There are people in this world who, when you mention their name, it doesn't take long for a reaction.
I got that last week when I asked about the late John Codey.
"He was the best guy ever," said Paul Procopio, who grew up in Pittsfield with Codey.
Codey was 70 when he died on Tuesday from the effects of pancreatic cancer.
"He was a great guy and a good friend," said Tim Kirby, who knew Codey professionally at New York Life, and in their side jobs as football officials.
"If it wasn't for John Codey, I wouldn't have gotten into football."
I have to admit, I didn't see Codey all that often. But I can tell you this: When we'd run into each other, it was like we had just seen each other the day before. That was the kind of man he was.
"He was so good to everybody," said Joe Woitkoski, a long-time football official himself, who worked with Codey on the field and in helping drive the Monday Morning Quarterback Club in Pittsfield.
The club helped provide scholarships to Pittsfield high school football players, and more than $80,000 has been distributed since its inception in 1962.
The Jimmy Fund, the Pittsfield Hoop Club, the National Football Foundation and Hall of Fame .... It didn't matter, Codey was there. Woitkoski said that Codey was always involved in fund raising. You never heard much about it because that was just the way he was.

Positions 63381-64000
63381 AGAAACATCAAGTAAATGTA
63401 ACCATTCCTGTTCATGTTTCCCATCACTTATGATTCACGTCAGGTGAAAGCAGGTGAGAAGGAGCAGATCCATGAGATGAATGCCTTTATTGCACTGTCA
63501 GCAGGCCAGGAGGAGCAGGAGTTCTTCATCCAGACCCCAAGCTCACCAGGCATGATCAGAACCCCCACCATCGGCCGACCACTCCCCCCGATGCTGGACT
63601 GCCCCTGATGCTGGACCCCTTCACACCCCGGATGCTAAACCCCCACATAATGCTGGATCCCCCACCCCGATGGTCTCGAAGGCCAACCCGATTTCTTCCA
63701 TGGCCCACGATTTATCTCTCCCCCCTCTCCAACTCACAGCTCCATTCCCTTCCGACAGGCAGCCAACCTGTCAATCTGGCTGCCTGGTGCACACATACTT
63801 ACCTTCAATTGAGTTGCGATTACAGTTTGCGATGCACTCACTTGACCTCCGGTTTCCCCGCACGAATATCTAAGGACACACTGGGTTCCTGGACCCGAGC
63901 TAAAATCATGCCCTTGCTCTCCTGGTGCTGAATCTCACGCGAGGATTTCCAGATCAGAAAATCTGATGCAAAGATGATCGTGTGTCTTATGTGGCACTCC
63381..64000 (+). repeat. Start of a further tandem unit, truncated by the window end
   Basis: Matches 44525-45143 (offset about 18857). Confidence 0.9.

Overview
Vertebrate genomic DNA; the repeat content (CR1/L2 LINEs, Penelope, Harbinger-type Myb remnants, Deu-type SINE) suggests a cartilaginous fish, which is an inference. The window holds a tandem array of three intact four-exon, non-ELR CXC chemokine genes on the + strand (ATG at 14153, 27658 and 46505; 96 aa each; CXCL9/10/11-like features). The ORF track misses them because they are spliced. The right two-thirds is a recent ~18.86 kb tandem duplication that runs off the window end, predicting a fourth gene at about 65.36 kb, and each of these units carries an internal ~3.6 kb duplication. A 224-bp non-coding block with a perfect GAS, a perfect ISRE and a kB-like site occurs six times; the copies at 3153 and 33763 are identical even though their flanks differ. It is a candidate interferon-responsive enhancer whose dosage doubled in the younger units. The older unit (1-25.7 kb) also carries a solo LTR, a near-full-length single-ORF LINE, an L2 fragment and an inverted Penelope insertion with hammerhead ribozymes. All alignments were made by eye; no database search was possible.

Procopio said that Codey helped put the foundations for the football and basketball organizations together.
"Dave [Harte] and I were talking one night after one of our games," Procopio said. "He said it would be nice to do something for our kids who are graduating. There's a football hall of fame. Why not do a basketball hall of fame?
"We called John, and he said ‘I'm on board.' John raised hundreds of thousands of dollars for football players and basketball players."
Around Pittsfield, Codey may have been known for that. Around New England and the Mid-Atlantic states, he was know as a college football official for more than 30 years.
"He was the best. You know what made him the best? He had such a good feel for the game, a perspective on officiating football which [his son] Kevin has today," said Woitkoski. "He was out there to let the kids play. He wasn't out there to have people remember him because he threw flags or made himself known."
Kevin Codey, who is a physical education teacher at Herberg Middle School, is following in his father's officiating footsteps. Kevin is working in the Big East Conference. He did the UMass-UConn game last month and had a game at Syracuse on Saturday. He passed the official's test to work high school games when he was a junior in high school.
Calling hours are today from 2-5 p.m. at St. Mark Church, because no funeral home is big enough to hold the crowd. The funeral is Monday at 10 a.m. at St. Mark.
With the Jewish High Holidays upon us, it will give me a chance to say a prayer for him.
John, you were one of the good guys.
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On Twitter: @howardherman.